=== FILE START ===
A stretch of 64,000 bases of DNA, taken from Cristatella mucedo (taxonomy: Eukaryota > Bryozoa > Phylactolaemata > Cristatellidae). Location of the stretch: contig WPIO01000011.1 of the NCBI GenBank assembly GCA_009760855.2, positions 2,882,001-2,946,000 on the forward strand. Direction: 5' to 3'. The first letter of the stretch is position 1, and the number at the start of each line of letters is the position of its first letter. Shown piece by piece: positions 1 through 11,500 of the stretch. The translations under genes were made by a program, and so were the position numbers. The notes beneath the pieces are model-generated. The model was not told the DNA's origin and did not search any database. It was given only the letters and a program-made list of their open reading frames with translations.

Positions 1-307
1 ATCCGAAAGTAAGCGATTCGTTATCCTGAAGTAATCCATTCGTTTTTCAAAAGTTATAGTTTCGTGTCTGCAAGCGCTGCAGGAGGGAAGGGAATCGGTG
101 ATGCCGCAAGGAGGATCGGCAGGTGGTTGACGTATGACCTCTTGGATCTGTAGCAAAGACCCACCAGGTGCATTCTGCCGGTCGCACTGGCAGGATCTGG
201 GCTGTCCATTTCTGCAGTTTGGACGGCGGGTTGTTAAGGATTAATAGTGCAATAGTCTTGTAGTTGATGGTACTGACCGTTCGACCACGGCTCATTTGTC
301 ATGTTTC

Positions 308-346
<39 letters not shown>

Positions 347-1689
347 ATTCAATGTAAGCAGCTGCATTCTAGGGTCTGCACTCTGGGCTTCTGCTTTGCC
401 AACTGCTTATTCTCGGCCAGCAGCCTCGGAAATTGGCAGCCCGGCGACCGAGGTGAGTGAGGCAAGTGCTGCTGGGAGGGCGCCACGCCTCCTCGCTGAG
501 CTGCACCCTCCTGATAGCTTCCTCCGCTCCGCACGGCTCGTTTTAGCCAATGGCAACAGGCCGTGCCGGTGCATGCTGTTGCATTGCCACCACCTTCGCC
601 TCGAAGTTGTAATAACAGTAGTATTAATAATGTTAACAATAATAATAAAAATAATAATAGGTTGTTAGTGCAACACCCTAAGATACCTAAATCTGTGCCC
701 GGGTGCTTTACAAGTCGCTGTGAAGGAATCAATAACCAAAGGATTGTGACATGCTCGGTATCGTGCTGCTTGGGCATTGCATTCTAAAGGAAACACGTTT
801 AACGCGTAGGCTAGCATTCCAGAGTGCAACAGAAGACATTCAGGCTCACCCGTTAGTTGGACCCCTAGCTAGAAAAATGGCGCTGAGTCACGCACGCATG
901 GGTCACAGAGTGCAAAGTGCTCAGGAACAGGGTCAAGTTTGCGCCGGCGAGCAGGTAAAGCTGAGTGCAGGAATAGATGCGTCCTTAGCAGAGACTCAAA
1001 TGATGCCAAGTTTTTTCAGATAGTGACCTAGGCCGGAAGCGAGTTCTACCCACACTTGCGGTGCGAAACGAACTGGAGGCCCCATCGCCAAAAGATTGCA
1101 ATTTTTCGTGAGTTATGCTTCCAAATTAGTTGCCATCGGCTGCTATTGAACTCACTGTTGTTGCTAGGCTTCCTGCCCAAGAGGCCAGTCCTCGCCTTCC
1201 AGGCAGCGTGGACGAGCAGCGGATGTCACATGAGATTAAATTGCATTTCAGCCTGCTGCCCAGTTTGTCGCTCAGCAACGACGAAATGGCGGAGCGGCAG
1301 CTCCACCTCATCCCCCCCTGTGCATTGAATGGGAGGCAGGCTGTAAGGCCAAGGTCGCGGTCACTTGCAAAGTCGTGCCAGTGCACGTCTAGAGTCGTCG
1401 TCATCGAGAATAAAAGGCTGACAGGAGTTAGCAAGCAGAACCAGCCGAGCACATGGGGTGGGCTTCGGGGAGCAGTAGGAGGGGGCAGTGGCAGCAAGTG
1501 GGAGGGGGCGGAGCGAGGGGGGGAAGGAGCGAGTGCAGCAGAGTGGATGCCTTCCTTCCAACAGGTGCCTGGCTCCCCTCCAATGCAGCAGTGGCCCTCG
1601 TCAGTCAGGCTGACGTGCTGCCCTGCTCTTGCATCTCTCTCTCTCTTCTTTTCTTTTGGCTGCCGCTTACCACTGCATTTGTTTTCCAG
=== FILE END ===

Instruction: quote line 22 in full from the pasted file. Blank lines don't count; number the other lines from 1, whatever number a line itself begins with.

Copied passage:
1501 GGAGGGGGCGGAGCGAGGGGGGGAAGGAGCGAGTGCAGCAGAGTGGATGCCTTCCTTCCAACAGGTGCCTGGCTCCCCTCCAATGCAGCAGTGGCCCTCG